Comfortable Blood

Musings on the cup of salvation

I cut myself when shaving my ankle the other morning, a once routine occurrence I rarely thought about until last summer when I underwent chemo and was not allowed to use a normal razor for four months because any cut could get infected and lead to big problems. I was thrilled when chemo was over and I could get away from the partly pink electric razor. I hated it, even though I had loved the comforting hum of my father’s electric razor when I was a child. He sometimes sat and shaved while reading the paper. Now all I can think about are little hairs that might have escaped and collected on the furniture, but that razor is part of the soundtrack of my childhood. But because he used an electric razor, Dad never cut himself shaving.

I can’t escape blood in my faith. One of the Easter season readings was 1 John 5:6: “This is the one who came by water and blood, Jesus Christ, not with the water only but with the water and the blood.” He emphasizes blood. Some may find this gruesome, but for me, such references are normal, even … comforting.

During the pandemic, many Episcopal churches have emphasized that communion can be received in one kind to avoid the common cup, so they distribute “bread” only—bread in pandemic times being wafers. I grew up with such cardboard-like circles, but I miss the wheat bread that St. David’s used until March 2020: real bread that I would break up and place into people’s hands, some of whom always wanted a bigger piece while others wanted something small. It was hard to keep track of who wanted what. Now I wonder if I will ever break up and distribute bread again without using disposable gloves.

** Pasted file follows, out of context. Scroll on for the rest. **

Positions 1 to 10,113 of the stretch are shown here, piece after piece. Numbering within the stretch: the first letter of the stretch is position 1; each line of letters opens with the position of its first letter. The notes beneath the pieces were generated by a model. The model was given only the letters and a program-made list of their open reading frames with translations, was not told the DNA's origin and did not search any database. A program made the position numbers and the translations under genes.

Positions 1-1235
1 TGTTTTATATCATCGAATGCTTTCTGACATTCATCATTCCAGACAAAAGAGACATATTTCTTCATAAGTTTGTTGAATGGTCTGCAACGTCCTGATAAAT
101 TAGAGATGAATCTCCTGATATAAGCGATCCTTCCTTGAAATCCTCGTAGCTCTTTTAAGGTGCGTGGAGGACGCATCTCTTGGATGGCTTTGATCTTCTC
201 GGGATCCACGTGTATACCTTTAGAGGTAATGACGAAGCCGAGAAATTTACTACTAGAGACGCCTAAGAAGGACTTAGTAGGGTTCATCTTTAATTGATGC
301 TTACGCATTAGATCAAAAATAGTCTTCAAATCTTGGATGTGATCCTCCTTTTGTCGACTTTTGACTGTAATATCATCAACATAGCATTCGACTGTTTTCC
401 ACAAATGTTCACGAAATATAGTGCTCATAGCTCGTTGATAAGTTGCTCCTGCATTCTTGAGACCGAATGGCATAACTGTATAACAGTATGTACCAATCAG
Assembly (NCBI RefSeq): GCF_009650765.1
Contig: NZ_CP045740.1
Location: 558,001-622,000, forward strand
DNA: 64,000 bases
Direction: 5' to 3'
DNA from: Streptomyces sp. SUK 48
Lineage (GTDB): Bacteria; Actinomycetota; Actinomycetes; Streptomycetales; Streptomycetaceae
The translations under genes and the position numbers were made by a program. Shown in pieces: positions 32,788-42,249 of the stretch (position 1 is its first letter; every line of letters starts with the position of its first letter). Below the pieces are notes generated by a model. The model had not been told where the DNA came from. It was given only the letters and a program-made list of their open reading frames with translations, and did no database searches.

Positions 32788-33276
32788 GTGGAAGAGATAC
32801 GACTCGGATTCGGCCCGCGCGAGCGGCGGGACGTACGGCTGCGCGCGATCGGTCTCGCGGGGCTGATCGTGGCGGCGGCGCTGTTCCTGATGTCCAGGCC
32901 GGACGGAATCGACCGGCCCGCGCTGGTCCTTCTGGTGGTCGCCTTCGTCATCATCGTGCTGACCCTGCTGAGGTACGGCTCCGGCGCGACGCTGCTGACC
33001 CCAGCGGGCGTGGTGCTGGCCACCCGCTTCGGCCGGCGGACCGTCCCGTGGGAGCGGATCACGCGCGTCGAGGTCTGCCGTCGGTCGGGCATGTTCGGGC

Since last July, St. David’s has used individually wrapped sacrament in vessels that look like tiny chalices with wine on one side and a petite cracker on the other. Some of my Episcopal colleagues speak scathingly about these, but I was grateful to have them last summer when I was watching church via livestream while on disability from chemo, and I remain grateful for them every week as I wear gloves and distribute them to my beloved community.